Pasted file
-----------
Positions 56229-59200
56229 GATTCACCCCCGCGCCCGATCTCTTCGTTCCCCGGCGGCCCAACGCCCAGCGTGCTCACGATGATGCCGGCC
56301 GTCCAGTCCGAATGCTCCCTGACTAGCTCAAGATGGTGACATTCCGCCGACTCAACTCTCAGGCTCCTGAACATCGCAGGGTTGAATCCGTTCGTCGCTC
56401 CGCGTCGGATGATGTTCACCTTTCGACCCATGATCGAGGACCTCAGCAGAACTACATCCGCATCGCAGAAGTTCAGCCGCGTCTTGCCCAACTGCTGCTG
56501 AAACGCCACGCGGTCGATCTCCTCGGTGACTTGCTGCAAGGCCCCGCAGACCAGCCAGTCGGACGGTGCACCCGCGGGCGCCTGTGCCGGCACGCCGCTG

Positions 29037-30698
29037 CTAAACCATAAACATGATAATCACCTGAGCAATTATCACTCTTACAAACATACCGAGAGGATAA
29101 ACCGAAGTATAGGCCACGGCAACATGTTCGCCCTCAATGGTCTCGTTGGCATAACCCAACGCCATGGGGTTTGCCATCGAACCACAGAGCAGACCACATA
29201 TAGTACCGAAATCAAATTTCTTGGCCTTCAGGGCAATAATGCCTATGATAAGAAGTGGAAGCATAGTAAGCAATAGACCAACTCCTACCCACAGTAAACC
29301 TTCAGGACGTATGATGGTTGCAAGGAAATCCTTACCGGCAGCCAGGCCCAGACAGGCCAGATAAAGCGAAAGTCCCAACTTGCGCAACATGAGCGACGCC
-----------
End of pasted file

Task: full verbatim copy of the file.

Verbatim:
Positions 56229-59200
56229 GATTCACCCCCGCGCCCGATCTCTTCGTTCCCCGGCGGCCCAACGCCCAGCGTGCTCACGATGATGCCGGCC
56301 GTCCAGTCCGAATGCTCCCTGACTAGCTCAAGATGGTGACATTCCGCCGACTCAACTCTCAGGCTCCTGAACATCGCAGGGTTGAATCCGTTCGTCGCTC
56401 CGCGTCGGATGATGTTCACCTTTCGACCCATGATCGAGGACCTCAGCAGAACTACATCCGCATCGCAGAAGTTCAGCCGCGTCTTGCCCAACTGCTGCTG
56501 AAACGCCACGCGGTCGATCTCCTCGGTGACTTGCTGCAAGGCCCCGCAGACCAGCCAGTCGGACGGTGCACCCGCGGGCGCCTGTGCCGGCACGCCGCTG

Positions 29037-30698
29037 CTAAACCATAAACATGATAATCACCTGAGCAATTATCACTCTTACAAACATACCGAGAGGATAA
29101 ACCGAAGTATAGGCCACGGCAACATGTTCGCCCTCAATGGTCTCGTTGGCATAACCCAACGCCATGGGGTTTGCCATCGAACCACAGAGCAGACCACATA
29201 TAGTACCGAAATCAAATTTCTTGGCCTTCAGGGCAATAATGCCTATGATAAGAAGTGGAAGCATAGTAAGCAATAGACCAACTCCTACCCACAGTAAACC
29301 TTCAGGACGTATGATGGTTGCAAGGAAATCCTTACCGGCAGCCAGGCCCAGACAGGCCAGATAAAGCGAAAGTCCCAACTTGCGCAACATGAGCGACGCC